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Tony Hawk: Ride review

One piece of gaming swag you won't want to collect


  • An interesting idea
  • Fun when it works
  • Cool-looking peripheral


  • Fundamentally flawed gameplay
  • Glitchy
  • hard to control board
  • Unimaginative
  • repetitive
  • overpriced

Wow, where do we start with this one? So… many… targets… Well, first off, it costs $120/£100. That’s a good reason to expect something out of the ordinary. Yet the giant plastic skateboard it comes with is a spectacularly ill-conceived peripheral that doesn’t work very well at all. That’s got ‘potential disappointment’ written all over it.

But the worst thing is that the game itself isn’t too far off the kind of quality you’d expect from some no-name budget title. Strip away the incessant product placement and sponsored loading screens and you’re left with something that, even by recent Hawk standards, is extremely badly designed and littered with flaws.

Simply controlling the thing requires a constant struggle with the board. The ‘Casual’ setting steers for you, so you only have to kick the board to do tricks, but there’s predictably little fun to be had watching the game basically play itself. Turn it up so you can actually decide which direction you want to go and the board becomes a problem. It’s not like a balance board, where it’s fixed to the floor – this thing wobbles and slides. Which is how you’re supposed to do tricks. Flick the front of the board up, waggle it around, slam it back on the carpet… Hopefully you’re still facing towards the TV, but the chances of not tilting the board to one side and inadvertently steering off course during this process are slim.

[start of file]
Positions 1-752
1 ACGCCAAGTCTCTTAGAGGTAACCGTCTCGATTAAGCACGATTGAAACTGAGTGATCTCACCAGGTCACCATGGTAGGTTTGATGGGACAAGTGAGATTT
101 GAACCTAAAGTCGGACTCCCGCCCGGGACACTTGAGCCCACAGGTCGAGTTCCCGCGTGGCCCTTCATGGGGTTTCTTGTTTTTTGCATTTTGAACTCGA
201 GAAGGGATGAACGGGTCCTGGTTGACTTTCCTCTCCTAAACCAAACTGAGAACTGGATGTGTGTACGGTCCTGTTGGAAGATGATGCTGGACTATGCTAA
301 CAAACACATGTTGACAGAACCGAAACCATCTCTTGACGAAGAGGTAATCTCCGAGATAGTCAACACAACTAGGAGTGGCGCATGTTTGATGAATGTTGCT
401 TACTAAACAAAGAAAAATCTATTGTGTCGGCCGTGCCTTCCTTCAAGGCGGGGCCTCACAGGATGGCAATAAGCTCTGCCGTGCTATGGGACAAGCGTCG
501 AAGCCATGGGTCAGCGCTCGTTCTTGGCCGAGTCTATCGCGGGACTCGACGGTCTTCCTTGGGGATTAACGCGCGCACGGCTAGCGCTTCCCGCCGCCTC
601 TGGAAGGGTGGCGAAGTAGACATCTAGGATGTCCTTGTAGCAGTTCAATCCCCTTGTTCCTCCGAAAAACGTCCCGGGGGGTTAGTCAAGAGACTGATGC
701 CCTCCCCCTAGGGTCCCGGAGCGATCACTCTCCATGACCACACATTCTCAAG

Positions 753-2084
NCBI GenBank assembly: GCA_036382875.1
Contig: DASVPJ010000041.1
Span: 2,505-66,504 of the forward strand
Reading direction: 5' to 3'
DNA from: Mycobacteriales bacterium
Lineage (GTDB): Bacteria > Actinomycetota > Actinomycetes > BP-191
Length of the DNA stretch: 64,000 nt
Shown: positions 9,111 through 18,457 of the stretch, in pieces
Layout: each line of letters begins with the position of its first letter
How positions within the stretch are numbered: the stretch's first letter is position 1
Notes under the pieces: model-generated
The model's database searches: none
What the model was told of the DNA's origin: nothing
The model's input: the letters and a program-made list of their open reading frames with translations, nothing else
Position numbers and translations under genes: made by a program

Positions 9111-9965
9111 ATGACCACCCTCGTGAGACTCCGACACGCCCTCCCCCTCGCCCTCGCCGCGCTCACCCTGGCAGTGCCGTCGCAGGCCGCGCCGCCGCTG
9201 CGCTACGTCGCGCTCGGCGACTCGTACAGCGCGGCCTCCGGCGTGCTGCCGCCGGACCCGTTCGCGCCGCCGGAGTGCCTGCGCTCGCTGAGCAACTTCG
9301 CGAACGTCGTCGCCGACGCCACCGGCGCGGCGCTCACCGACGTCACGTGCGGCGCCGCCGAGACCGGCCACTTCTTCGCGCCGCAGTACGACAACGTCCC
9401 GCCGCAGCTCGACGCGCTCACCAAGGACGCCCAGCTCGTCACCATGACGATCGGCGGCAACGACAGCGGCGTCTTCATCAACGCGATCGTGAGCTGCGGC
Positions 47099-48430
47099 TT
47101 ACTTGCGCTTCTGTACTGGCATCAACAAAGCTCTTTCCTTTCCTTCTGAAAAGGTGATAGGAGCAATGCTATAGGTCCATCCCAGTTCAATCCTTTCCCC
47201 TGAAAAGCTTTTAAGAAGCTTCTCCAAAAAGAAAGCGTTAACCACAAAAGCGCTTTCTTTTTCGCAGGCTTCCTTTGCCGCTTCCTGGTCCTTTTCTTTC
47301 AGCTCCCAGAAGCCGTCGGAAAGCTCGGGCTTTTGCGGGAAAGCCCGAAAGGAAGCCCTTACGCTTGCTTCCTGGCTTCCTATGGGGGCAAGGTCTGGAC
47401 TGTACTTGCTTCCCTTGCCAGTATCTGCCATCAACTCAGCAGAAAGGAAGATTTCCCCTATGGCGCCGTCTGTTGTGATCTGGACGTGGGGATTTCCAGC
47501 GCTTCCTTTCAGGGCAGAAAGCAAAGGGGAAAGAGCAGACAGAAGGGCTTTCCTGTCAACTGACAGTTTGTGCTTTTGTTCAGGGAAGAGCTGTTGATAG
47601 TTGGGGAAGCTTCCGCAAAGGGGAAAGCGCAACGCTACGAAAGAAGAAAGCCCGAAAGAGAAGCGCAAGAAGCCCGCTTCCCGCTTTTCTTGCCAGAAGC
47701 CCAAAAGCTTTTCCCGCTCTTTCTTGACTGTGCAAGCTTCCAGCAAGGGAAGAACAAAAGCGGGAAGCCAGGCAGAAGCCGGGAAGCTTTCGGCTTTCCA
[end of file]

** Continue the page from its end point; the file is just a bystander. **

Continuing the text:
The four sensors around the board are meant to pick up hand movements for doing grabs, but they rarely work. The lag before your board movements register on the screen doesn’t help. And when the game asks you to do a particular trick, instead of pulling up a menu with a list of moves you’ve got to watch a video to find out how it’s done.

You don’t need the remote in this game, but when it switches itself off between game modes you have to reconnect it to skip past an error screen. Annoying? Oh yes. The majority of the game is locked at the start, and you have to play through on every difficulty setting (even Casual) to open it. Even without the clumsy controls this would be a poor installment in the Tony Hawk series. For this sort of money it’s an incredibly bad deal.

Dec 14, 2009

More Info

DescriptionAn unusual and pricey experiment winds up sucking the soul out of this storied skateboarding franchise.
Franchise nameTony Hawk
UK franchise nameTony Hawk
PlatformXbox 360, PS3, Wii
US censor ratingEveryone 10+
UK censor ratingRating Pending
Release date17 November 2009 (US), 20 November 2009 (UK)